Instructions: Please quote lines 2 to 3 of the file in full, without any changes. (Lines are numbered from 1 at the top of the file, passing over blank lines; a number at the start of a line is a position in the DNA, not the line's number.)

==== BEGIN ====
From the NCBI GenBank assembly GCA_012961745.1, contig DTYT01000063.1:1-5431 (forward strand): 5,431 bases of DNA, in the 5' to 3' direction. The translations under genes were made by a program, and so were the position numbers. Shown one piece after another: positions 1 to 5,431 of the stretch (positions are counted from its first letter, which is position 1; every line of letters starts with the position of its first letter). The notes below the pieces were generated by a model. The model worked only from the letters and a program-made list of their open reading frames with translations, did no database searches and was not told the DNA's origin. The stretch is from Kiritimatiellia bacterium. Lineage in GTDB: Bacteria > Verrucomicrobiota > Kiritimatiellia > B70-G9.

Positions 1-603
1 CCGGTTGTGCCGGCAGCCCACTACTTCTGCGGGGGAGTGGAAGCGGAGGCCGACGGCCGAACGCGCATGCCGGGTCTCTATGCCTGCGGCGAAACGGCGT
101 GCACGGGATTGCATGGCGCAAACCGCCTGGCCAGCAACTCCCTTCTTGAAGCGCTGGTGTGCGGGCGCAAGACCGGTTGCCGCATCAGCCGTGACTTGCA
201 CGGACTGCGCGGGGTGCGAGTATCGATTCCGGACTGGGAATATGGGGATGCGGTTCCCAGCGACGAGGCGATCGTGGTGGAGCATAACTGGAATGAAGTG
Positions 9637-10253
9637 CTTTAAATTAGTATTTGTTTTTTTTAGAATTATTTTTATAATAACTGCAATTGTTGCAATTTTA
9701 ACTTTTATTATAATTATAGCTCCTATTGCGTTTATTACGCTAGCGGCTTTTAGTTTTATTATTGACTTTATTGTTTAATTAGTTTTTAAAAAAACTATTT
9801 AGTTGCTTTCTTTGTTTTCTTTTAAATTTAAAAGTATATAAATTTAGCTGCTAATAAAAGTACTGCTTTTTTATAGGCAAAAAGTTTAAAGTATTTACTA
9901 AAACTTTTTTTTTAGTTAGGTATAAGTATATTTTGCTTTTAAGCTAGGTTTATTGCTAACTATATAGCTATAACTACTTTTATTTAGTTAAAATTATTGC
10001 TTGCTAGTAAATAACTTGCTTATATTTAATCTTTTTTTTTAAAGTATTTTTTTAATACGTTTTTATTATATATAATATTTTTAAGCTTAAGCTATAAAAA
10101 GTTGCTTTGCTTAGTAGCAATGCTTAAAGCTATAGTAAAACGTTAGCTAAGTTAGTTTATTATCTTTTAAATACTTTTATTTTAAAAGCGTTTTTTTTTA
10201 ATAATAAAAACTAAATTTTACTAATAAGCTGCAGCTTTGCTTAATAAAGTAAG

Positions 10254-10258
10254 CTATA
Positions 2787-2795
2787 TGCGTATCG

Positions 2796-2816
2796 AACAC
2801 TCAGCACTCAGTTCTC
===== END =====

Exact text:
Positions 1-603
1 CCGGTTGTGCCGGCAGCCCACTACTTCTGCGGGGGAGTGGAAGCGGAGGCCGACGGCCGAACGCGCATGCCGGGTCTCTATGCCTGCGGCGAAACGGCGT